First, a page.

But it isn’t just powerful royals who spin (like I do). Painters in Medieval Europe loved to show The Virgin Mary spinning yarn (like I do). Here is my personal favorite: The Virgin Mary, St. Elizabeth and their two very important boy children. And yarn is happening.

“The Blessed Virgin Mary and St. Elizabeth with Our Lord and St. John the Baptist.”

Now I’m not saying being able to spin yarn will help me get into Heaven (becasue that might be blasphemy) but maybe it won’t hurt either.


Speaking of medieval artwork and spinning, did you know you could use a distaff to win an argument? Or inflict head injuries?

“Detail of a marginal image of a woman about to hit a man over the head with her distaff. England, Diocese of Lincoln, 2nd quarter of the fourteenth century. Illuminated manuscript from the British Library,”

Me either. I may have to finally go get a real distaff. (On a more serious note, that image is featured in an article by Katrin Kania published at The Freelance History Writer. Ms. Kania is a textile archaeologist who specializes in reconstructing historical garments and offering tools, materials and instructions for historical textile techniques and you can find her blog right here. If you’re into textile history, go spend some time over there. Its fascinating.)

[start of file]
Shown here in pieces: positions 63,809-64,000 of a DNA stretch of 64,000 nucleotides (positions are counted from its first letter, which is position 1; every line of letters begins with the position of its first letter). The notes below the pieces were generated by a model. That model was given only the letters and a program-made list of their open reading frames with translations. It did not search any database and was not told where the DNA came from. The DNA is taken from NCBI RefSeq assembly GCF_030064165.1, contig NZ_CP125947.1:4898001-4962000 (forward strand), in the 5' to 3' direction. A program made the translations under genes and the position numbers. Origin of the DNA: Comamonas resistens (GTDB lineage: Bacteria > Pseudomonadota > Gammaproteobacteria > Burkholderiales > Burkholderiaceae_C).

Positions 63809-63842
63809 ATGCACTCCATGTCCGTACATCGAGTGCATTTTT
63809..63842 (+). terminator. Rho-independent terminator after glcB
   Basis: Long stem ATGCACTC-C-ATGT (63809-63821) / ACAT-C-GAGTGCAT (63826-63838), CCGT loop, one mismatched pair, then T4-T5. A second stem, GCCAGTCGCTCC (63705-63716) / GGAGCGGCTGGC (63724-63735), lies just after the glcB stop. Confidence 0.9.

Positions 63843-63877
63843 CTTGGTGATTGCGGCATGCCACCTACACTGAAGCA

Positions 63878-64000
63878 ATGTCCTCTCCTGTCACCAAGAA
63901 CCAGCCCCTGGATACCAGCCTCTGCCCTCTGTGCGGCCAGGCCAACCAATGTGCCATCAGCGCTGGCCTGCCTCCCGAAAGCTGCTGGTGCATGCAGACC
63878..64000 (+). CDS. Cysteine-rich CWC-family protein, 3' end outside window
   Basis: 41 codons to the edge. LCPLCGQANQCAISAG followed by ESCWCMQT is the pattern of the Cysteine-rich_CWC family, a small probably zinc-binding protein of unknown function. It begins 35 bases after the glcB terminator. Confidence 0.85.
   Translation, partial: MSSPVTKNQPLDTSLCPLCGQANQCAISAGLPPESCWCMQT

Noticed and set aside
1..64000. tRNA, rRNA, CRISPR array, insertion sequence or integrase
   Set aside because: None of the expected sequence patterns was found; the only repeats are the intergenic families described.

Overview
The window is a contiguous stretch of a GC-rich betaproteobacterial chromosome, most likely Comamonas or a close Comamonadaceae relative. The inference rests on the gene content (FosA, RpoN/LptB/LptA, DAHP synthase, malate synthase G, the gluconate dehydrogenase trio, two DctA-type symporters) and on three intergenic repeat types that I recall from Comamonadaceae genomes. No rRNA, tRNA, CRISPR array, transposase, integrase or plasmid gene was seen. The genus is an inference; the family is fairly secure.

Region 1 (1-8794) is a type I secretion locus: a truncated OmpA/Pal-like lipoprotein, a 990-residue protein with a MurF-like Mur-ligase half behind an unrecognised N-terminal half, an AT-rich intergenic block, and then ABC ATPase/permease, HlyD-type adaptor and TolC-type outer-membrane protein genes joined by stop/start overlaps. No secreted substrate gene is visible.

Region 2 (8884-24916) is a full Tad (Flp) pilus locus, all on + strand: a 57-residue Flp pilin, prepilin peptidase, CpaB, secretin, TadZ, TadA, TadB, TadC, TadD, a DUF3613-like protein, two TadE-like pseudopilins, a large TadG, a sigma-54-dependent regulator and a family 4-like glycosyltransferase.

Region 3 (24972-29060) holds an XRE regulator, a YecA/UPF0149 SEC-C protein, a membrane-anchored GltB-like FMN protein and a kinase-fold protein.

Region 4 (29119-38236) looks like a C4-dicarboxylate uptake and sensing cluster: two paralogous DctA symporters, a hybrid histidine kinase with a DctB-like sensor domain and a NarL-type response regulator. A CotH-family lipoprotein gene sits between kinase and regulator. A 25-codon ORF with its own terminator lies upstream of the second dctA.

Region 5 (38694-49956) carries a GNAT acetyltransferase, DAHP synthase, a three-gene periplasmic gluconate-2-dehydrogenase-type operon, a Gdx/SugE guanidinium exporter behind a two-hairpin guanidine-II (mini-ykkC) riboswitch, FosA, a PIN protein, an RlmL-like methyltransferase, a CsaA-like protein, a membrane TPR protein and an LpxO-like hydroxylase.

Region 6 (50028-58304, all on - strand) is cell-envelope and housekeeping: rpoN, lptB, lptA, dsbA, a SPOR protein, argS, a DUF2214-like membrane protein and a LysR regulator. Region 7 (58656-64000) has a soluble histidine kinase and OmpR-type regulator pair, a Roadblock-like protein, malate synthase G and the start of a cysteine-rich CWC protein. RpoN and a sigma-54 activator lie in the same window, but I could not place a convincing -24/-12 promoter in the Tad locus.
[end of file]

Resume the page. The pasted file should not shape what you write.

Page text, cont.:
The thing about spinning is that almost-always only women did it. I wrote about that before, in my post on ancient spindle whorls. They have only been found in the graves of women. Men seem to have carded wool and retted flax to get fiber ready for spinning. Men seem to have done some of the weaving after spinning. But spinning was women’s work and that is true across cultures. Which is why when Omphale, the Queen of Lydia, got her hands of Hercules, the hero of Greece, she made him spin yarn. That was part of his punishment.

Hercules and Omphale by Lucas Cranach the Elder, 1531